Today, we’re highlighting some of the best strategies today’s small, rural hospitals are using to survive.
Millions of Americans depend on small, rural hospitals for healthcare. Unfortunately, due to several challenges, many of these small hospitals are struggling to survive.
Between 2010 and 2014, 47 rural hospitals across America stopped providing inpatient services, according to a report by the Rural Health Research Gateway. An additional 673 rural hospitals are at-risk for closure.
Today’s climate may seem daunting for small, rural hospitals – but it doesn’t have to be. Today, we’re highlighting some of the best strategies today’s small, rural hospitals are using to survive.
Conduct Top-to-Bottom Financial Analyses, Audits, and Assessments
Good hospital management starts with good data. One of the smartest things a small hospital can do is to conduct a 360-degree financial analysis using at least five years’ worth of data.
An objective third party – like HMI LLC or other medical consulting organizations – can pore over the data to issue concrete recommendations. You can see how your hospital compares to other organizations with a similar size and market.
Financial audits can reveal surprising problems with smaller, rural hospitals, including:
• Revenue cycle services issues
• Denials management issues
• Longer lengths of stays compared to other hospitals
• Outdated systems still in use
• Medical coding and compliance issues
• Billing and purchasing problems
A top-to-bottom financial analysis can show a small, rural hospital what they’re billing and buying and how the hospital is doing it. It can identify key problems at every stage of the organization, including areas of missed revenue expectations, the best areas of potential improvement, and actionable changes the organization can implement today.
Implement Better Debt Management
Many of America’s small, rural hospitals are at risk because of outstanding debts. If the hospital can learn to effectively manage this debt, it can be the difference between surviving and shutting down.
Debt management strategies vary between organizations but can include all of the following:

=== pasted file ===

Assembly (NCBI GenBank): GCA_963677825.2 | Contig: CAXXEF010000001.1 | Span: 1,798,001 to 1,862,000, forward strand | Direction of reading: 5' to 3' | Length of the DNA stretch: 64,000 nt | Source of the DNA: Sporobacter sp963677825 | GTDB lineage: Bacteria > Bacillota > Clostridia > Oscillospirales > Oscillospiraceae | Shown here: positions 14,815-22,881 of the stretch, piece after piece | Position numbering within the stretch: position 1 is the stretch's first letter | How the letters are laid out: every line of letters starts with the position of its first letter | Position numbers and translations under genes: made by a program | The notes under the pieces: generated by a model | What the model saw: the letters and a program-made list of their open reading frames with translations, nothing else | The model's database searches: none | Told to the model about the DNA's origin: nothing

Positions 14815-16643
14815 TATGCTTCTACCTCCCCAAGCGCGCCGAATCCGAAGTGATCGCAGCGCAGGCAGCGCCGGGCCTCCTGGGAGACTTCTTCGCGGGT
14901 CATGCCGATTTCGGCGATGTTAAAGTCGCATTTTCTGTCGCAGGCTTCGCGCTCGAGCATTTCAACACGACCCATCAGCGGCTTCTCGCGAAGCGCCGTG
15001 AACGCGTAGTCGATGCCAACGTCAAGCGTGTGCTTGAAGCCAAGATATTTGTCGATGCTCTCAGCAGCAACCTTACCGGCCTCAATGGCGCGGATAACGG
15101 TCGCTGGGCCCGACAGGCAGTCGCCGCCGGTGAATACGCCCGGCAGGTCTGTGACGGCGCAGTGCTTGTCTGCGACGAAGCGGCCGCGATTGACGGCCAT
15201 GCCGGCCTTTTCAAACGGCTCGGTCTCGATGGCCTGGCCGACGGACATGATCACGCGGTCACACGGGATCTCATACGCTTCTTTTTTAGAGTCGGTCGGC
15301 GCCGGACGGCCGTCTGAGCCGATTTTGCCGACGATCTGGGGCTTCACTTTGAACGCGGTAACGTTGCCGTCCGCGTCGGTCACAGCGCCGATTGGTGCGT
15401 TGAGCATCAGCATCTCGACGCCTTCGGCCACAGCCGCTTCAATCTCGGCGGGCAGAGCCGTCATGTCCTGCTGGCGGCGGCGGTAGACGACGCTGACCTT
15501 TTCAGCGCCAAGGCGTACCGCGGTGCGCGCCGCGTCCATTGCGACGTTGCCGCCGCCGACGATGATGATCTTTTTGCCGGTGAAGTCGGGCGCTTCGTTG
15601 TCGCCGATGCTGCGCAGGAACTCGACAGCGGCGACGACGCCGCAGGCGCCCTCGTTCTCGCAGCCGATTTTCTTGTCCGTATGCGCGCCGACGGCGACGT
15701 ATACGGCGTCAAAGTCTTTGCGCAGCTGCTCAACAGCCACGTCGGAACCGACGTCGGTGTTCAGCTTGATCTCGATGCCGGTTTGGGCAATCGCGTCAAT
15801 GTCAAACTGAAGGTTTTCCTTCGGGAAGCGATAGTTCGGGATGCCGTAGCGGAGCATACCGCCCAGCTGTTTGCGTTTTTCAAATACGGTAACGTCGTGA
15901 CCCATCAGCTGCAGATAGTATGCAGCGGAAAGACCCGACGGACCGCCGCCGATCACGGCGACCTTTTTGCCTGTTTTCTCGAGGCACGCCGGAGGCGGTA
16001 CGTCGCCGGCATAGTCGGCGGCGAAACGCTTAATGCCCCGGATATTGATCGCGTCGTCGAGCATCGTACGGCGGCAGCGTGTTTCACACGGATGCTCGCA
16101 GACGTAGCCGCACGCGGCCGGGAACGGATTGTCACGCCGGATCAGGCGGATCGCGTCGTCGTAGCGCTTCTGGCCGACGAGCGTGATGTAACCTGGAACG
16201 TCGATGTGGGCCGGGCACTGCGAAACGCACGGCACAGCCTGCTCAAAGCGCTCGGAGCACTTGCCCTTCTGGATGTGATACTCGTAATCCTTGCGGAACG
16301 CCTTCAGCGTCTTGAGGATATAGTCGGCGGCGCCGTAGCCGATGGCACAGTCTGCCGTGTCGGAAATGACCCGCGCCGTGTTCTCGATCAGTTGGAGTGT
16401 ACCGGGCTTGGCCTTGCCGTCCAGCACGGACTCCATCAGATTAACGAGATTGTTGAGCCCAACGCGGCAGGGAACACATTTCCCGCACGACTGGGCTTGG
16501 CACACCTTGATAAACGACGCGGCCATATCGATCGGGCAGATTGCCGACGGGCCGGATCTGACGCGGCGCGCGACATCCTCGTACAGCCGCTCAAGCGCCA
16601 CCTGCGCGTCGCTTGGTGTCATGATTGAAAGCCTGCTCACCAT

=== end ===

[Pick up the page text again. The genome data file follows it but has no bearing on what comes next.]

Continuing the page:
Judicial Reorganization: Judicial reorganization is a bankruptcy handled through the court. There are pros and cons to this type of debt management. Reorganizations can trigger default on bonds, making them due immediately, for example. Bankruptcy can also lead to the loss of revenue streams from CMS and other payors. However, for some small hospitals in certain situations, it’s the best path forward.
Debt Structure Refinancing: Refinancing hospital debt may be a smart option when interest rates are low or a hospital’s credit rating improves. However, it’s not the right choice for all hospitals in all situations.
Non-Judicial Reorganization: With non-judicial reorganization, hospitals restructure their debt and payment plans with debtors outside of the court. Good reorganization can create additional time for the small hospital without resorting to bankruptcy.
Selling: Putting a hospital on the market is one option for smaller hospitals overwhelmed by debt. This option can be particularly challenging, as larger systems will naturally absorb the patient flow after a hospital closes even if they don’t buy the facility.
Identify New Revenue Streams
Generating new revenue is a great way to revitalize any business. With smaller hospitals, it’s easier said than done. However, small hospitals that want to become financially sustainable will need to develop new revenue sources – especially the hospitals that cannot cut or refinance their way to a solution.